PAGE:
China-Australia free trade to ‘strengthen HE ties’

Whether or not it is the collective view of all universities in Australia, the lobby group representing them was enthusiastic in welcoming the signing of a China-Australia Free Trade Agreement, or FTA, in Canberra last Monday.

Universities Australia described the agreement as a “landmark” and declared that it would foster an even deeper relationship with China in university education and research.

Belinda Robinson, the group’s chief executive, was present at the historic occasion and said later that Australia and China already benefited from strong collaboration between higher education institutions.

“The Free Trade Agreement will further broaden and deepen an already close relationship on higher education and research between our two countries,” Robinson said.

Number one partner

“In 2009, China became Australia's number one trading partner; in 2012 it became our number one knowledge partner and in 2014 we have taken this fruitful relationship to yet another level through the signing of this FTA.”

She said that since 2003, formal university agreements with China had grown by 171% to 1,237 in 2014 while the value of the agreements to Australia in terms of productivity, trade, foreign relations and cultural understanding was immense. Establishing the free trade agreement would help extend this partnership.

Robinson noted that the agreement included a framework to “advance” mutual recognition of higher education qualifications in both countries through a memorandum of understanding signed by Education Minister Christopher Pyne.

“Universities will also support continued discussion of options for enhanced mobility of students, researchers and academics in both countries and increased marketing opportunities for Australian education providers in China,” Robinson said.

“Our already extensive knowledge partnership with China shows just how strong our universities' desire and commitment is to doing business together – to teach each other's students and to collaborate in research and scholarship.”

She said the strong reputation “for quality academic and student experiences” in Australian universities had resulted in thousands of Chinese students graduating from universities in Australia and also graduating through the delivery of academic programmes in China.

“These graduates are the basis of our future country to country engagement as they work in the Chinese government or enterprises with the benefit of their Australian education, research and networks.”

The agreement

Under the agreement, 77 new education institutions will join the existing 105 Australian providers who have federal government approval to enrol students from China – already the dominant country in terms of students enrolled in Australian universities, schools and vocational education colleges.

Of the more than 535,000 foreign students enrolled in the various education sectors, 142,500 or nearly 27% are from China – far exceeding the 56,300 from India, the second largest source of foreign students.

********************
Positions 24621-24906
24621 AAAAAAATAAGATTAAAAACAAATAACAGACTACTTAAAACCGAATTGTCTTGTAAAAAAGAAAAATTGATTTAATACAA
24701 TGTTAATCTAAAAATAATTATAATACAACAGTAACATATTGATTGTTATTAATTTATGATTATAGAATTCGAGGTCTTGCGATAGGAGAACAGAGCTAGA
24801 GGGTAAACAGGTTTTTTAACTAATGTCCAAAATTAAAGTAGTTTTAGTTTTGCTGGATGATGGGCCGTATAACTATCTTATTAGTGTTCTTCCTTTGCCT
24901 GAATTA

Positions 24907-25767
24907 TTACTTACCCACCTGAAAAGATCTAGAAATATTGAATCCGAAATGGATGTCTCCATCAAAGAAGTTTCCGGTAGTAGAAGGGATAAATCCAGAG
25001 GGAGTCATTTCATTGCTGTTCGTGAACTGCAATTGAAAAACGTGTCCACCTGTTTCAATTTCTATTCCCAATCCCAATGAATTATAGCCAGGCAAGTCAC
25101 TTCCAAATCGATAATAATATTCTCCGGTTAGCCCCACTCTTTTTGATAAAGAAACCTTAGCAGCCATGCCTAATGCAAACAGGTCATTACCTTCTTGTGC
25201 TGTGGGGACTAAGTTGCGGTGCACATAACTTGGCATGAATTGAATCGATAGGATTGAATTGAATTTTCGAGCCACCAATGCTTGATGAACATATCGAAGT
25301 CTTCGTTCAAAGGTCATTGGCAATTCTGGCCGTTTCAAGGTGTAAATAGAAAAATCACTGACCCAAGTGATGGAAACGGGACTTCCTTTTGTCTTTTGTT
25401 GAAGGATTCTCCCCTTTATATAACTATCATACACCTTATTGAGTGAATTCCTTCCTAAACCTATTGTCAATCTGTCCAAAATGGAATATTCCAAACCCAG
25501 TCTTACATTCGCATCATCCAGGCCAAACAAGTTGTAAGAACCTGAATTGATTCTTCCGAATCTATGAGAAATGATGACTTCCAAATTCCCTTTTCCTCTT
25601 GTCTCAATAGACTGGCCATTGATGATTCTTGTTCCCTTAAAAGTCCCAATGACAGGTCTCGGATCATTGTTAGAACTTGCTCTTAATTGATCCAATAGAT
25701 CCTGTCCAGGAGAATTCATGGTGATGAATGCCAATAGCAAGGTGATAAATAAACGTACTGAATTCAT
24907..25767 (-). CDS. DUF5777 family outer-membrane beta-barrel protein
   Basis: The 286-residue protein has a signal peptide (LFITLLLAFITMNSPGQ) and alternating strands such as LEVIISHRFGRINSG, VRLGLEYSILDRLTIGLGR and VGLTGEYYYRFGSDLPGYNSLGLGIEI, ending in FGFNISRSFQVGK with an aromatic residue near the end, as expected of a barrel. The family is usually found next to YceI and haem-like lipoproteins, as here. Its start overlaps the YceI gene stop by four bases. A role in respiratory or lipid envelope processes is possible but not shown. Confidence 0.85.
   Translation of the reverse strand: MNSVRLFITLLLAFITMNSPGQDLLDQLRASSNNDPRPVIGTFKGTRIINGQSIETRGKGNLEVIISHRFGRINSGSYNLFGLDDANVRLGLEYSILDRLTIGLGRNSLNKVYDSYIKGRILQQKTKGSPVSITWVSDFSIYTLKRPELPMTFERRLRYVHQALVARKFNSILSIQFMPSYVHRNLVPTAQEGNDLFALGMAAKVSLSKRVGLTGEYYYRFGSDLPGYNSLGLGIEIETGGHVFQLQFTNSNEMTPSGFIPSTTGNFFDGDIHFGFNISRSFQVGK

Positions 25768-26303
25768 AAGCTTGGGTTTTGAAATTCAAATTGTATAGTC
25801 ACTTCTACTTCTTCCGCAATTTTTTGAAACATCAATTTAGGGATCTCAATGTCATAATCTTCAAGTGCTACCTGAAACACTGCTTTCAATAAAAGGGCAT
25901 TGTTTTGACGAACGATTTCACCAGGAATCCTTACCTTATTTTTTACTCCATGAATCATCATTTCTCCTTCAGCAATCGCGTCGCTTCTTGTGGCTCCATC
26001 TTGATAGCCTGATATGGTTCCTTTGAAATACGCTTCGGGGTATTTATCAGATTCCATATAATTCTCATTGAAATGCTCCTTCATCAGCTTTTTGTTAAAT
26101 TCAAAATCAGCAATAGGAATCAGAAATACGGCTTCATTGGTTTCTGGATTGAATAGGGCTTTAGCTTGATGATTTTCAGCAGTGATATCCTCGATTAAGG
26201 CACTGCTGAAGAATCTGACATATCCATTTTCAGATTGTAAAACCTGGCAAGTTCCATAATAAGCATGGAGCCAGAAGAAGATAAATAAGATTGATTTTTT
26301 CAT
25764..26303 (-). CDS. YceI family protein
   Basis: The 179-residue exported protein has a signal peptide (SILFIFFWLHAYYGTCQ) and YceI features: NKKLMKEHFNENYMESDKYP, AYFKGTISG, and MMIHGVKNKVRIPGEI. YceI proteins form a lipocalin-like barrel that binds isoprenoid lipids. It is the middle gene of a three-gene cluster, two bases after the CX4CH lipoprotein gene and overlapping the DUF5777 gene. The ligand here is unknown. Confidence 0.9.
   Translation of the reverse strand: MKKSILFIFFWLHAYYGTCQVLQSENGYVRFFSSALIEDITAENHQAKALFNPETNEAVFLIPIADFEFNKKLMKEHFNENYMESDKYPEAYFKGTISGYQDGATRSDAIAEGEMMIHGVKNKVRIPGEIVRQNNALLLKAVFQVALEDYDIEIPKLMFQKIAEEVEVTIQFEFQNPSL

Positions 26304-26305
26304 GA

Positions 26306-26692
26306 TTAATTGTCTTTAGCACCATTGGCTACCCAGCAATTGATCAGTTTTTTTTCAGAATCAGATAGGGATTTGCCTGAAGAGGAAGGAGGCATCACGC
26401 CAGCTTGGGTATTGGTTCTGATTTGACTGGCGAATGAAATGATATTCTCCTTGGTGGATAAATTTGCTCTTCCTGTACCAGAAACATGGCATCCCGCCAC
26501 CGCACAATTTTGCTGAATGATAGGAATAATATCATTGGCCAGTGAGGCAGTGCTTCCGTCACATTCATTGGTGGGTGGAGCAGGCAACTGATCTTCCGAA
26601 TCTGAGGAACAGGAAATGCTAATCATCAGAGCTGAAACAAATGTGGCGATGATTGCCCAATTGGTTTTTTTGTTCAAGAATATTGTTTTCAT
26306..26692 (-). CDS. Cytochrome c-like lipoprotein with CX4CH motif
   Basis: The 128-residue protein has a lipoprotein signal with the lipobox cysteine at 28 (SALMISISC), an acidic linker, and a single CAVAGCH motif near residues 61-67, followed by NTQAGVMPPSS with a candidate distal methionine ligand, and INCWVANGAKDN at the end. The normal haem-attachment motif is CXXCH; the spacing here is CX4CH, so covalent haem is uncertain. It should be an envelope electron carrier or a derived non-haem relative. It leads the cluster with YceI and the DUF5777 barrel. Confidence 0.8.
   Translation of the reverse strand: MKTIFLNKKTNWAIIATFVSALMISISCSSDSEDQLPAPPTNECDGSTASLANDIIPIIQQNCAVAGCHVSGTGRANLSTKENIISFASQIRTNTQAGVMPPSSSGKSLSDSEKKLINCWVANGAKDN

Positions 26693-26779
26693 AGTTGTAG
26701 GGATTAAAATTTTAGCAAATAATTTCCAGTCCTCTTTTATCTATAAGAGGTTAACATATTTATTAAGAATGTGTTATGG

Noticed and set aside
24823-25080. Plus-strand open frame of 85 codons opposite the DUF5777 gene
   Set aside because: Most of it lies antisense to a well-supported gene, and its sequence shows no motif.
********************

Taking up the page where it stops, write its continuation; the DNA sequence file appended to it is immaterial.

In higher education, of the 243,000 foreign students taking university courses, more than 90,000 or 37% are from China. Their contribution to Australia’s A$15 billion a year (US$13 billion) education export industry also exceeds that of any other nationality.

Closer ties with the giant nation to the north will be generally greeted with approval by most Australians although there is increasing uneasiness about the presence of cashed-up Chinese investors buying homes, land and entire businesses.

That unease is likely to increase with another aspect of the free trade agreement that will eventually allow Chinese-owned companies in Australia to recruit their own workers from China.


Within higher education, too, there is concern in some quarters about the way Chinese-born senior academics are drawing their staff and postgraduate students largely from China.

One critical university observer has told University World News of numerous cases where Chinese-born heads of department were recruiting most of their postgraduate students from China.

He referred to a Chinese-born professor and head of school at a New South Wales university who had recruited five new PhD students from his homeland “this semester alone”. The academic has identified similar situations occurring in universities elsewhere.

“For a long time, we have had a bias towards America and Europe. We need to shift the focus more towards Asia – and respect the skills and contributions of Asian researchers,” the senior academic said.

“But it is one thing for Australian-born researchers to actively collaborate with Asians – which is great and should definitely be encouraged. But it's a very different thing for, say, an Australian academic of Indonesian origin to almost exclusively work with collaborators and students from Indonesia!

“I'm happy for Chinese-born academics in Australia to collaborate with researchers from China – but sadly many of them take this way too far and work exclusively with Chinese colleagues and students.”

Monash University sociologist Dr Bob Birrell, however, noted that similar complaints had been made in the past when Australian universities were filling their senior ranks with recruits from Britain and America.

Australian academics then objected to the newcomers hiring others from their home countries to fill vacancies in schools and departments. “This is not a new criticism of academic hiring policies,” Birrell said.